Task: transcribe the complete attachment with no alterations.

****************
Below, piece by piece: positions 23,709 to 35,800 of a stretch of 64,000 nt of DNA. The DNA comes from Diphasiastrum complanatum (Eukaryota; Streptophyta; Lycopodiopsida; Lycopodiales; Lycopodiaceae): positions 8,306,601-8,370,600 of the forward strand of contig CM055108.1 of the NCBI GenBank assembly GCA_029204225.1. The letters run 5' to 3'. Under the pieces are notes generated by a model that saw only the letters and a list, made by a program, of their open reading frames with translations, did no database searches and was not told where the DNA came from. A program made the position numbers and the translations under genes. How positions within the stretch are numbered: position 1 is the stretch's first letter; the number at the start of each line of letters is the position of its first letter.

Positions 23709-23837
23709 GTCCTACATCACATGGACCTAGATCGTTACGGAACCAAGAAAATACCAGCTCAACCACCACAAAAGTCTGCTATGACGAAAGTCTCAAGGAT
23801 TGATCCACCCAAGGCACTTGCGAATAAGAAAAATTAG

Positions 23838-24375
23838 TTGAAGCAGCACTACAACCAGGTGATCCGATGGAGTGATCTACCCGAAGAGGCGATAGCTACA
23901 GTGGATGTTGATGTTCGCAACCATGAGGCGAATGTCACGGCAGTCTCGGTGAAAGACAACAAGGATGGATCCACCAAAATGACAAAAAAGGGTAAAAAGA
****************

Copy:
Below, piece by piece: positions 23,709 to 35,800 of a stretch of 64,000 nt of DNA. The DNA comes from Diphasiastrum complanatum (Eukaryota; Streptophyta; Lycopodiopsida; Lycopodiales; Lycopodiaceae): positions 8,306,601-8,370,600 of the forward strand of contig CM055108.1 of the NCBI GenBank assembly GCA_029204225.1. The letters run 5' to 3'. Under the pieces are notes generated by a model that saw only the letters and a list, made by a program, of their open reading frames with translations, did no database searches and was not told where the DNA came from. A program made the position numbers and the translations under genes. How positions within the stretch are numbered: position 1 is the stretch's first letter; the number at the start of each line of letters is the position of its first letter.

Positions 23709-23837
23709 GTCCTACATCACATGGACCTAGATCGTTACGGAACCAAGAAAATACCAGCTCAACCACCACAAAAGTCTGCTATGACGAAAGTCTCAAGGAT
23801 TGATCCACCCAAGGCACTTGCGAATAAGAAAAATTAG

Positions 23838-24375
23838 TTGAAGCAGCACTACAACCAGGTGATCCGATGGAGTGATCTACCCGAAGAGGCGATAGCTACA
23901 GTGGATGTTGATGTTCGCAACCATGAGGCGAATGTCACGGCAGTCTCGGTGAAAGACAACAAGGATGGATCCACCAAAATGACAAAAAAGGGTAAAAAGA